AIRROC’s Carolyn Fahey participated in The Insurance Insider Roundtable with other prominent players in the legacy market. It was held in May, 2018, during the annual IRLA Congress in Brighton, England. The Roundtable was a spirited and enlightening discussion on the current optimism in the legacy market, the impact of Brexit, and the overall outlook and trends for the legacy market.
An excerpt of the conversation highlights follows. The full text can be found at the link:
Catrin Shi: We’ve just published our annual legacy survey and the response from the market has been overwhelmingly positive. So, to kick off the discussion, I’d like to ask if the legacy market is right to be so upbeat.
Alan Augustin: The legacy market is absolutely right to be upbeat. We’ve seen significant changes over the last 12 months, in terms of new capital coming into the market, deal size and deal opportunity. Coupled with some of the markets that are opening up as well, in continental Europe, and with new legislation in the U.S., there’s an awful lot of optimism.
Chris Price: From an investment point of view, capital is plentiful and quite cheap. The other side of the coin is that the returns you earn on the assets afterwards are fairly low at the moment and, looking ahead, both of those might flip round as interest rates start to rise.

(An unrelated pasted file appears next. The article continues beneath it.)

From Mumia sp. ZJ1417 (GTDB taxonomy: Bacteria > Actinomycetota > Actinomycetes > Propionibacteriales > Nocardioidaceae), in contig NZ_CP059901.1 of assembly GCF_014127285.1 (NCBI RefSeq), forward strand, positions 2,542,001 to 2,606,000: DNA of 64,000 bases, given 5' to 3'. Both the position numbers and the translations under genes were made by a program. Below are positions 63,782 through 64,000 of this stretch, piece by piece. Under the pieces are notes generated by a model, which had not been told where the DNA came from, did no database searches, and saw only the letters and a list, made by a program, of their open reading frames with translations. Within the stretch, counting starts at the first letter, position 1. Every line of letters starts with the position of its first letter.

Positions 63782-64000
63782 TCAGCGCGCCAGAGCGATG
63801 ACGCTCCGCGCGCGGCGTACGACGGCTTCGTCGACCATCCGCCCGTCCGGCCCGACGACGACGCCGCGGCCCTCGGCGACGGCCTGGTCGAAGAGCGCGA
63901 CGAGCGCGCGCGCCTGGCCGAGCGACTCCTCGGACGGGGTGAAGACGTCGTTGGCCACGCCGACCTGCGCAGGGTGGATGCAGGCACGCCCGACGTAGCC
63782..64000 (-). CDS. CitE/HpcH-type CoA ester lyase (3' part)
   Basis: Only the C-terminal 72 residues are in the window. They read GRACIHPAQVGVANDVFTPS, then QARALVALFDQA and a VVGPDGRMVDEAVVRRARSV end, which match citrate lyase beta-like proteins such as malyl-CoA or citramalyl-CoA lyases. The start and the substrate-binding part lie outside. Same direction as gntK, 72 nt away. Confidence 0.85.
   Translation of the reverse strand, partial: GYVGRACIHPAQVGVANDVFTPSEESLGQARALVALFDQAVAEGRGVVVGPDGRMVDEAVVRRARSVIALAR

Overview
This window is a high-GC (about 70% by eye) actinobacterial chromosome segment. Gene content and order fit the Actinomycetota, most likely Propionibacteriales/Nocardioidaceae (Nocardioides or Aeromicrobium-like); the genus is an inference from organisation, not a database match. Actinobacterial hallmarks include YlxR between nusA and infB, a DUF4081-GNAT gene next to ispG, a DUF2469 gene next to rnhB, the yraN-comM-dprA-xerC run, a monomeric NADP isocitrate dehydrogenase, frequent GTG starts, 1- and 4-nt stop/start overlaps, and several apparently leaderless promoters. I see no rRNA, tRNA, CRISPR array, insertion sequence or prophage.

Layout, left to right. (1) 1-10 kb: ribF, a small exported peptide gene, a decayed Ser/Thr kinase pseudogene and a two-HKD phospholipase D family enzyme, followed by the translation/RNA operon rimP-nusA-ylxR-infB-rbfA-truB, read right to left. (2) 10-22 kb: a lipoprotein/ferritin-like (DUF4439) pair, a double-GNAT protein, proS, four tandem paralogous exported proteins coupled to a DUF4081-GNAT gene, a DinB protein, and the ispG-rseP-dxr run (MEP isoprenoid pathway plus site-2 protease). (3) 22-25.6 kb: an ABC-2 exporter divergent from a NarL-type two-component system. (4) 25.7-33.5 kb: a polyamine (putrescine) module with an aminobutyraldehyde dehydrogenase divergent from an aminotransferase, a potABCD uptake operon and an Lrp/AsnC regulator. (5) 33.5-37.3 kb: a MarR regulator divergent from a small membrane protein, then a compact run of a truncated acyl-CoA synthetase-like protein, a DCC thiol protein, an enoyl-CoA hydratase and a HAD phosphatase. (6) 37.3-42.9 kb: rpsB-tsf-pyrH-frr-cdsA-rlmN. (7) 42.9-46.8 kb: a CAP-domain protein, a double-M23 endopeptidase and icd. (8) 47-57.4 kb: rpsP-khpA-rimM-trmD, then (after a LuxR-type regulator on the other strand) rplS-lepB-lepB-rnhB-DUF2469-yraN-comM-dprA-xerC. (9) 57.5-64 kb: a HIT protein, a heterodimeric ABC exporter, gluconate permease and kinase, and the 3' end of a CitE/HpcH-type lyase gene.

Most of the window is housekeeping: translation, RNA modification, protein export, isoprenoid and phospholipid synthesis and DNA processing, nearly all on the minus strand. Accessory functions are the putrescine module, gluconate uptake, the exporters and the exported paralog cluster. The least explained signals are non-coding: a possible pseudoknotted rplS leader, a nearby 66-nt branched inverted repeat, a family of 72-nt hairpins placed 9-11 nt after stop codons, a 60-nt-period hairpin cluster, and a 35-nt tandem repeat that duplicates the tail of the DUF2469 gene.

Shi: Is the U.S market feeling just as optimistic?
Carolyn Fahey: Definitely optimistic! More and more carriers are coming to the table looking for finality.
Paul Corver: Some of the movements we have seen — especially, say, AIG setting up a reinsurance vehicle to pool $40bn of their exit liabilities to better focus and manage them — is an indication of where the big players are going. Zurich is being very active with disposals, so I think we’ll start to see that cascade through a lot of the market.
Charlotte Echarti: From a reinsurance perspective, the biggest change is that the insurance and reinsurance markets feel much more comfortable with run-off transactions. With Hannover Re, five years ago, run-off was focusing on commutations. All reinsurance companies now are starting to be more active in the legacy market.
Barclay-Watt: There is more of an accepted overlap between what works for both buyer and seller. If you looked at the run-off performance of a business in a live composite and then in a run-off player, from both the perspective of the actual underwriting results and the infrastructure operating cost associated with it, it becomes much more justifiable because the results would be better on the run-off side of the fence.
Shi: What about Brexit? Is that going to stimulate further deal flow?
For the full article, refer to page 20 in the Fall 2018 issue. https://www.airroc.org/assets/docs/matters/AIRROC_Matters_Fall_2018_Vol_14%20No_2.pdf